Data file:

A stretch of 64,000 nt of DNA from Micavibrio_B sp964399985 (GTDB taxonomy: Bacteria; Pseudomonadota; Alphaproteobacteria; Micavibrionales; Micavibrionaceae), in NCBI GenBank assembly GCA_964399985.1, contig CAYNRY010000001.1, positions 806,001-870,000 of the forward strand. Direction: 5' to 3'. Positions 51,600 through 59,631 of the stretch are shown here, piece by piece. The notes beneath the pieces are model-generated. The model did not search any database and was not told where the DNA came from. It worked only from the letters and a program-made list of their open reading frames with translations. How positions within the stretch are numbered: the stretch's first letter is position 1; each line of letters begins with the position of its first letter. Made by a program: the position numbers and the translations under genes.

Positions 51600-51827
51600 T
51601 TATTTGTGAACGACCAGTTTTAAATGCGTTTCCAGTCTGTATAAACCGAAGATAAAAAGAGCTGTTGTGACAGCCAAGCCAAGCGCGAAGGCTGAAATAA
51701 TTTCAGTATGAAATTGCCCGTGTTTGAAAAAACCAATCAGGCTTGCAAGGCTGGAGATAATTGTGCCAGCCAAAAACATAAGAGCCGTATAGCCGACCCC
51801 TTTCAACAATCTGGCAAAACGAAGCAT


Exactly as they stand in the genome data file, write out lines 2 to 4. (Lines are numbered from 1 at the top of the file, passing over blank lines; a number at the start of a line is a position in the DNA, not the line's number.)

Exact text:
Positions 51600-51827
51600 T
51601 TATTTGTGAACGACCAGTTTTAAATGCGTTTCCAGTCTGTATAAACCGAAGATAAAAAGAGCTGTTGTGACAGCCAAGCCAAGCGCGAAGGCTGAAATAA